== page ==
IBM embraces balance in our workforce and the world for International Women's Day 2019
Today, March 8, is [International Women's Day], which reminded me of a young lady named Samantha Caldwell.
I met young "Sam", as she preferred to be called, back in 2006, on a safari through Kenya organized by [Phi Mu] Alumni association. My coworker Ken Hannigan, married to an alumna of Phi Mu, saw this safari advertised and invited me to join them. Samantha was brought by her grandparents. In total, there were 24 people on the trip, mostly older women in their 50s or 60s. A few brought their husbands, but in general us men were greatly outnumbered. As a young teenager of perhaps 13 or 14 years old, Sam preferred to hang out with Ken and I (the two youngest men on the trip), than her own grandparents.
One day, I asked Sam to stand in front of [Lake Nakuru] for a picture, lifting one leg like the number 4. She had no idea what I was trying to do, but went along with it. It still remains as one my favorites photos of the trip.
At this point, you might be wondering "What does this have anything to do with International Women's Day?" I suggest you watch these two videos, and then the rest of the story will make more sense.
This first video has members of our executive team explaining why International Women's Day is not just important to IBM, but to the Information Technology (IT) industry and the rest of the world as a whole. I am glad to see my sixth-line manager, Tom Rosamilia, prominently featured in the video. Tom will be our keynote speaker at IBM Systems Technical University next month [Atlanta,GA: April 29-May 3].
This second video was made my our Lab Services team, an international team of men and women that provide essential IT services to our clients. Some of these I recognize, but I only just recently joined Lab Services three months ago, so I have many more yet to meet at future events.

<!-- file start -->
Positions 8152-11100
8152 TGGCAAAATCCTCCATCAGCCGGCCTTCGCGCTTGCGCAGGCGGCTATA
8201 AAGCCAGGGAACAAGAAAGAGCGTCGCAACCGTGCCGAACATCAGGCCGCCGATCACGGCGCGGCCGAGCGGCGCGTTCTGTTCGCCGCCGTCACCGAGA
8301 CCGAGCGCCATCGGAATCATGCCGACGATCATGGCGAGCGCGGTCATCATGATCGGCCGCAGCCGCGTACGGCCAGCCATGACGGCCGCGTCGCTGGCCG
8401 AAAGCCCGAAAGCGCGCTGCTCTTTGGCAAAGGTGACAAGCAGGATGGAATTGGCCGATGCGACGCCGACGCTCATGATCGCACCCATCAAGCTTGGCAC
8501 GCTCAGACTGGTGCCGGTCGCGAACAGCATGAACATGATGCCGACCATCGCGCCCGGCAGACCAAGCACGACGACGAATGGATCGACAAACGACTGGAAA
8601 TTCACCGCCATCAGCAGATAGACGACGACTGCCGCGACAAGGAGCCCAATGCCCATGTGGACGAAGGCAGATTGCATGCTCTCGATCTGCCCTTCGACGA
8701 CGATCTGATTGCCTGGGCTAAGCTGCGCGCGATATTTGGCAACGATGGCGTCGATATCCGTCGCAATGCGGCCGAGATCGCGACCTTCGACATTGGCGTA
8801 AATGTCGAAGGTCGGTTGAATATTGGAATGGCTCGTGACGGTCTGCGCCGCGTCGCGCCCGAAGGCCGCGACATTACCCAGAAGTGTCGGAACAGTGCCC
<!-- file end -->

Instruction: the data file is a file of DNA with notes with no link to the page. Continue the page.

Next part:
Did you happen to catch which video Sam was in? Hint: she was only 13 or 14 back in the picture at Lake Nakuru, in her mid-20s now, if that helps any. Did you only notice the men in the videos? Go back and watch both videos, again!
So now, the rest of the story. A few days later, all 24 of us on the safari were having lunch at a big, long table. Sam was looking sad.
In an effort to cheer her up, I showed her the photo of her in front of the flamingos from my digital camera. She looked at it closely, and noticed many of the flamingos behind her also had one leg up, in the shape of the number 4.
That cheered her up, but suddenly the table immediately became quiet. One by one, the ladies at the table shared their own stories. Several were in tears. They all agreed my advice to Sam was spot on, and they wished someone told them something along those lines back when they were teenagers themselves.
Sadly, I have no idea what Samantha Caldwell is doing today. As far as I know, she is not working at IBM, and not in any of the above videos, but she could be working in IT. Who knows? Her life could have gone in so many directions in the past 13 years.
Maybe, if enough people forward this to their coworkers, friends and family, it will eventually reach Sam. I hope she is doing well, and I hope my little piece of advice helped her get through the rest of her teenage years, and into her adult life.
Happy International Women's Day everyone!